We are often told that agile teams should be whole, that they should have sufficient people, funding, and skills to fulfill their mission. The idea is that this reduces the dependencies that your team has on others, enabling them to make decisions and to collaborate more effectively. But, is this actually happening in practice? Are agile teams truly whole, or do they still need to collaborate with other teams (hopefully productively) to get the job done? Being strong believers in empiricism over rhetoric we decided to look into this issue.
In November of 2016 we ran the 2016 Agility at Scale survey. It was targeted at people who were currently working on agile teams, or who had recently worked on agile teams, and we asked them straightforward questions around the size of the team, how distributed it was, what complexities they faced, an so on. The following infographic summarizes the findings from the question that explored whether agile delivery teams need to work with external teams or groups to get their work done – in other words, are agile teams truly whole or do they rely on others? As you can see, 96% of respondents indicated that in practice their team had to work with one or more other teams, leading to the conclusion that very few agile teams appear to be truly whole.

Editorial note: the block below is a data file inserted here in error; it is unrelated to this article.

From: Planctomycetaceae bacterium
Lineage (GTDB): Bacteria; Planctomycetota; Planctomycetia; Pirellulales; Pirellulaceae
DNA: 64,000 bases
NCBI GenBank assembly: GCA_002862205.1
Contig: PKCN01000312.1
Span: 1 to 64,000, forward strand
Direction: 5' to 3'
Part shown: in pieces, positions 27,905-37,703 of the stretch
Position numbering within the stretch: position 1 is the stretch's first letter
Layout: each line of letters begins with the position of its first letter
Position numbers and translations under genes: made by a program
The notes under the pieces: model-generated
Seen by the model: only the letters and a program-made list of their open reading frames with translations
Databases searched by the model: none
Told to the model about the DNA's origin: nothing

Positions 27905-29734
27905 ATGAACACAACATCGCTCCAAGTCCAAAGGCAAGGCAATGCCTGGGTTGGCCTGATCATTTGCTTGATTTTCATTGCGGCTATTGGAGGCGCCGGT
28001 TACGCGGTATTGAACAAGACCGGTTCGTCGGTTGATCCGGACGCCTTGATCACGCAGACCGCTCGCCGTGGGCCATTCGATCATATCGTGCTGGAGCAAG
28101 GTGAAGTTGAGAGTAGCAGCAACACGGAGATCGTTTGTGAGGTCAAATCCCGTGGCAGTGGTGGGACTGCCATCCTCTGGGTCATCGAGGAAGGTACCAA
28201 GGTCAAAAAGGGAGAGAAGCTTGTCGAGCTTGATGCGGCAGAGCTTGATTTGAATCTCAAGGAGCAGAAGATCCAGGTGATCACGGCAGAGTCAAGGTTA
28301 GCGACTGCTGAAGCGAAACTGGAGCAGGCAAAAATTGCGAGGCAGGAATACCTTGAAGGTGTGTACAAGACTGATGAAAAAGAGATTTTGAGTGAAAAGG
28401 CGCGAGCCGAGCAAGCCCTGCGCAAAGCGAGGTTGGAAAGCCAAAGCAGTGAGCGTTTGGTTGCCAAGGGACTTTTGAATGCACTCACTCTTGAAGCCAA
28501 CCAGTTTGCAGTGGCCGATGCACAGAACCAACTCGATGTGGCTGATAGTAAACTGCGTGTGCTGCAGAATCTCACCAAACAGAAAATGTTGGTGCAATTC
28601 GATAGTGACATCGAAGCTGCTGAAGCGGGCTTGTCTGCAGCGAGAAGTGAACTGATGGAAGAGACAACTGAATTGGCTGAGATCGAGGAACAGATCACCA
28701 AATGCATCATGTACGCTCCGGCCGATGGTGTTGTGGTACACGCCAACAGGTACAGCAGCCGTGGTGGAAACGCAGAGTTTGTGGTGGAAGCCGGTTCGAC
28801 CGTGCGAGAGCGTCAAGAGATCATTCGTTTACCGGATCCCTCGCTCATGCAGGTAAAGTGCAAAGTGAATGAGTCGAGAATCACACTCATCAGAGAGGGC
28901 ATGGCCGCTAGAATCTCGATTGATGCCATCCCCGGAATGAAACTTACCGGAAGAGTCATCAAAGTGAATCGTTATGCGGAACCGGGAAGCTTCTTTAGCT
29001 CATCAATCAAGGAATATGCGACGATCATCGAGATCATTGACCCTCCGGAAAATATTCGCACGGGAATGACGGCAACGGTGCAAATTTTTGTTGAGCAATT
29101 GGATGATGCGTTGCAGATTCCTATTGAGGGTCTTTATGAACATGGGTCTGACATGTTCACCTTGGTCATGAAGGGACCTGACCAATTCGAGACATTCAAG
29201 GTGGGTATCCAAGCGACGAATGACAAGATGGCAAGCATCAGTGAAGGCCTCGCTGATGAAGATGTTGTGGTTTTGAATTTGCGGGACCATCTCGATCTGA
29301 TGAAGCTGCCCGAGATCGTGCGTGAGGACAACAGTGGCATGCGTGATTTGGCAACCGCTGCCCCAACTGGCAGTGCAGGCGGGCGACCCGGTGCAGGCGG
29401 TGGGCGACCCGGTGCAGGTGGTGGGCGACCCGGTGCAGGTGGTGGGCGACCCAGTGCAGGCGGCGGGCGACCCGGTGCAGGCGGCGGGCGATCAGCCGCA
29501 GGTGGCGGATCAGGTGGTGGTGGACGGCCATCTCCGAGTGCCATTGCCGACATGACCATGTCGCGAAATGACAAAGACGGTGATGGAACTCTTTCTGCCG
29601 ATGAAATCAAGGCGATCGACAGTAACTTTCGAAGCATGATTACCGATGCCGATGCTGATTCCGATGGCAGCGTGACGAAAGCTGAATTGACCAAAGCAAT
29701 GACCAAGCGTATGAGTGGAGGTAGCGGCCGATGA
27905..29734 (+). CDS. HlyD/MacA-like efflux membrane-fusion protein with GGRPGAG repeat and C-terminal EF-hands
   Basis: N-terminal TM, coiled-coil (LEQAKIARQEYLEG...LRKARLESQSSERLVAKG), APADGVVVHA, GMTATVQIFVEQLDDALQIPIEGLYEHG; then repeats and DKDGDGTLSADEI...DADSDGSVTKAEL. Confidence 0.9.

One of the fundamental principles underlying the Disciplined Agile framework is that disciplined agilists should be enterprise aware – they should recognize that they need to collaborate with others outside of their team, that they should work towards a common organizational vision, and that they should strive to do what is best for the organization and not just what is convenient for them. Given that agile teams are collaborating with others in practice, it is clear that this philosophy of being enterprise aware is important.
The following diagram presents the results from the survey question in greater detail. You can obtain the source data, a copy of the original questions, and a slide deck key diagrams at the 2016 Agility at Scale survey page.